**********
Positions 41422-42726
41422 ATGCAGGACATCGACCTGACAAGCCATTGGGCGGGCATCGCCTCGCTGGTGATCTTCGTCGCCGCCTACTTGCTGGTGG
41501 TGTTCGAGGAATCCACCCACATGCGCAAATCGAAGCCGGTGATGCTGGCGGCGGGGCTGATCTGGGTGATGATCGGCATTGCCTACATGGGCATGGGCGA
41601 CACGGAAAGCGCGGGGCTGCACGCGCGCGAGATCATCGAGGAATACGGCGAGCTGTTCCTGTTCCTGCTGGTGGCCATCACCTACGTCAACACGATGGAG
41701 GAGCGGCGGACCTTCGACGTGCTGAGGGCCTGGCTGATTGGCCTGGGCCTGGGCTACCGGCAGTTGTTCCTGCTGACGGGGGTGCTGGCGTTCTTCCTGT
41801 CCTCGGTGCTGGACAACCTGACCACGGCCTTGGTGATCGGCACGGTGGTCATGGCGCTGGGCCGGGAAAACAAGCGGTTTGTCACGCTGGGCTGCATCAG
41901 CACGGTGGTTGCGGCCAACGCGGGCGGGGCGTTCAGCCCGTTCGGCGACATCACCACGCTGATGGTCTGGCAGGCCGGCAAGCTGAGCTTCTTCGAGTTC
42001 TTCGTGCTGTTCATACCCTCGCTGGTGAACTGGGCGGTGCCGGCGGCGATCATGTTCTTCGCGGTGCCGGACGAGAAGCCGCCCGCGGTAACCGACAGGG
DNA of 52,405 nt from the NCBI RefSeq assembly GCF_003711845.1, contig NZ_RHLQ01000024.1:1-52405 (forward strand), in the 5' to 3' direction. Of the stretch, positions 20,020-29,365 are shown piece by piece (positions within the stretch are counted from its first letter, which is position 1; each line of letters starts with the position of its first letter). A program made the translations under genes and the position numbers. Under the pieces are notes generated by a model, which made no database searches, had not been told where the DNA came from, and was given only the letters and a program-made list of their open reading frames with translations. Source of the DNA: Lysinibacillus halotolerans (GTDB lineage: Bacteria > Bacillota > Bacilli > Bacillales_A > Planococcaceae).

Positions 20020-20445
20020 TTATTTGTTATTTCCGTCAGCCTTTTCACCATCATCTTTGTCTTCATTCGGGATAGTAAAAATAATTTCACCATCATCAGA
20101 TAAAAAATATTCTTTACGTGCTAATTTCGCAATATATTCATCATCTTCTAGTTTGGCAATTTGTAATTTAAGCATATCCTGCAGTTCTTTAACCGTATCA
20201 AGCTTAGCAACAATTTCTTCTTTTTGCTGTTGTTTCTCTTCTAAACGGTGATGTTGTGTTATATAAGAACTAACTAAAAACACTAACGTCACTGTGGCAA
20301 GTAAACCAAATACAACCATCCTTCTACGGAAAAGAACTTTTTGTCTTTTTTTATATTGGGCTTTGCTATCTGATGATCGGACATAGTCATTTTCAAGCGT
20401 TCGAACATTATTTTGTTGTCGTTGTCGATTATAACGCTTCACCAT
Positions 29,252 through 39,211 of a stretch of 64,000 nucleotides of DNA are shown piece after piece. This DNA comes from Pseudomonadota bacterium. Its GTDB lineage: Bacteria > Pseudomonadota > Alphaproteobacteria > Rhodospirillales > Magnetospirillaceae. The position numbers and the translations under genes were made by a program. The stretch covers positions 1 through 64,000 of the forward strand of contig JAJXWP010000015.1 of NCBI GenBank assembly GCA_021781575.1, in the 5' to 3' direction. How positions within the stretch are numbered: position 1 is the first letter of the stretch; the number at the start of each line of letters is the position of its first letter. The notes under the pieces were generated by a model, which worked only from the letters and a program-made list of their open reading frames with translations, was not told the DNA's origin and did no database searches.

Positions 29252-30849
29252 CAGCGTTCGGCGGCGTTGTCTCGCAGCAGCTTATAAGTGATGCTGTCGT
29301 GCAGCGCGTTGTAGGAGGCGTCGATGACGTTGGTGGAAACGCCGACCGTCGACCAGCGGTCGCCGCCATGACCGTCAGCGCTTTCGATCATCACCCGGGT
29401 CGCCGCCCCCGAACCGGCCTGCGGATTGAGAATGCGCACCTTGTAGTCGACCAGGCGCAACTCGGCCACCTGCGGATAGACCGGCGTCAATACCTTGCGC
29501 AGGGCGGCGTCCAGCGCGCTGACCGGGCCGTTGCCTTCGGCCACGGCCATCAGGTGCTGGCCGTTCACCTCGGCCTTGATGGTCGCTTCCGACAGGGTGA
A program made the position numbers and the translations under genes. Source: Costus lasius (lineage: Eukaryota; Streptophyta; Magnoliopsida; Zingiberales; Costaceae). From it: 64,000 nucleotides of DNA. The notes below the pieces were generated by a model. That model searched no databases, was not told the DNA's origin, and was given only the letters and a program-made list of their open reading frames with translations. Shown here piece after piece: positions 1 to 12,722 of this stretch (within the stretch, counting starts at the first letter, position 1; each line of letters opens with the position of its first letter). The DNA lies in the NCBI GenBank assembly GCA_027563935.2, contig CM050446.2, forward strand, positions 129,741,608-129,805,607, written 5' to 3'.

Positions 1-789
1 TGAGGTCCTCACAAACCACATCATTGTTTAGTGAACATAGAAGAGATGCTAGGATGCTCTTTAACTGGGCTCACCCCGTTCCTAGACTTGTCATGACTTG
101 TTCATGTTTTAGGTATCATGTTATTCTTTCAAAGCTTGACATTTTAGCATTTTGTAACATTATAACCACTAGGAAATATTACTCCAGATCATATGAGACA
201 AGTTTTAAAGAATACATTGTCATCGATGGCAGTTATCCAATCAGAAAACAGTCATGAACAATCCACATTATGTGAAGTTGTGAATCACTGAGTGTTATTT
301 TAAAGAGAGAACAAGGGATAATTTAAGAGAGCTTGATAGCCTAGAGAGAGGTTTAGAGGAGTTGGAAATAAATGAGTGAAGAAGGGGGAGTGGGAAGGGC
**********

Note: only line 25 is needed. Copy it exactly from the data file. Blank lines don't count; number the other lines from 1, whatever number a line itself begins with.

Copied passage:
101 TTCATGTTTTAGGTATCATGTTATTCTTTCAAAGCTTGACATTTTAGCATTTTGTAACATTATAACCACTAGGAAATATTACTCCAGATCATATGAGACA